Off-duty medic revives ‘dead’ man on bus



May 4, 2016
Off-duty medic revives ‘dead’ man on bus

Hero paramedic, Asaph Alexander, saved a dying man's life on a bus. CREDIT: Bertram Malgas

An off-duty ER24 paramedic revives a man who ‘died’ of major heart attack on bus

An off-duty paramedic saved the life of a fellow bus commuter who “died” after suffering a massive heart attack.

ER24 Paramedic Asaph Alexander from Mitchells Plain was on his way to work in Cape Town yesterday morning when he noticed a male passenger in distress.

Asaph, 39, who was standing in the aisle of the packed bus, says when they came onto Ottery Road, he saw the unknown man in his forties, getting up from his seat.

He says: “I thought maybe he is giving someone a seat or getting off the bus but then he went and sat down again.

“He grabbed at his chest and said he had pains in his chest and arm.”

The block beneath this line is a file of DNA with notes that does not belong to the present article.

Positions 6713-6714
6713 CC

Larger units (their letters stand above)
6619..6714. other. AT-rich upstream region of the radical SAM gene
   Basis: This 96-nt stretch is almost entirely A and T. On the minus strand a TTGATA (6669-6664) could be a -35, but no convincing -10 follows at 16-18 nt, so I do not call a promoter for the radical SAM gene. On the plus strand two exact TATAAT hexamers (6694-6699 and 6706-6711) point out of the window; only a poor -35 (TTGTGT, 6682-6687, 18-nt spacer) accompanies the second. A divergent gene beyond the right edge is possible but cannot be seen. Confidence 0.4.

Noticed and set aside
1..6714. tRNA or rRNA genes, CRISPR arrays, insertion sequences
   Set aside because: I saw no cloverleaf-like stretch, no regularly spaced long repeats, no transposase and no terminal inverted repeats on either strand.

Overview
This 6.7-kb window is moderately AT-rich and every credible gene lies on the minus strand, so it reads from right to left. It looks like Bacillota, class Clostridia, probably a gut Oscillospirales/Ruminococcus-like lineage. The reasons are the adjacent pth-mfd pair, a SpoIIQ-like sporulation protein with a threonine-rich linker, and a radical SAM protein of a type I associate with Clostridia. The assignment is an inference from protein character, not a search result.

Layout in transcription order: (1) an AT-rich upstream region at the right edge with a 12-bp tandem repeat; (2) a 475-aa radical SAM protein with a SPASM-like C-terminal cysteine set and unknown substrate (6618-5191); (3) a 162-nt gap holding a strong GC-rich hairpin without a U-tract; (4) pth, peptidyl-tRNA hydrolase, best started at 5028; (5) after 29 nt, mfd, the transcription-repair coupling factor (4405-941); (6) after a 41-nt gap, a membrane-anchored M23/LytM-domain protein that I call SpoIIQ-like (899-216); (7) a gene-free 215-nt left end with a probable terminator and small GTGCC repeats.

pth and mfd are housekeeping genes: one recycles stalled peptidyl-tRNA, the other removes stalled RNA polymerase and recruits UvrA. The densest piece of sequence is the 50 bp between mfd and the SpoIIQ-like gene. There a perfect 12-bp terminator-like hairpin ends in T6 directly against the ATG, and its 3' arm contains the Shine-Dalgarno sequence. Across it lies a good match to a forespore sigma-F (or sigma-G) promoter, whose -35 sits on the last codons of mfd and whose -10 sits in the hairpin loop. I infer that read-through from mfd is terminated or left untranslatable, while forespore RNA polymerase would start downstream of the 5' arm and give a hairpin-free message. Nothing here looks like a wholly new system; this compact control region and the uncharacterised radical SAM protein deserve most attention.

Asaph says people started panicking and wanted to get off the bus, “probably because they didn’t want to see a dead body”.

The medic, who was dressed in his red uniform, immediately sprang into action when he noticed the man fainting.

He says: “I checked his breathing pattern on his chest and saw no signs of life, including his pulse, which we call clinically dead.”

Asaph knew the man would be dead within minutes as the oxygen leaves the heart cavity, and started performing CPR.

“I knew he was having a heart attack. I began doing chest compressions. After that there was what we call ‘ROCS’ which is the return of spontaneous circulation.”

Asaph told the bus driver to head to Ottery Fire Station where paramedics were waiting for him and the patient: “The ECG machine showed he suffered a major heart attack.”

The man was then transferred to Victoria Hospital where he was doing well.

For Asaph, who has been a paramedic for 10 years, it was just another day out in the field.

“This is what we do every day, it’s about saving lives and seeing that person happy with their families.”

ER 24 spokesman Russel Meiring urged members of the public to learn basic CPR, “as early intervention can mean the difference between life and death”.

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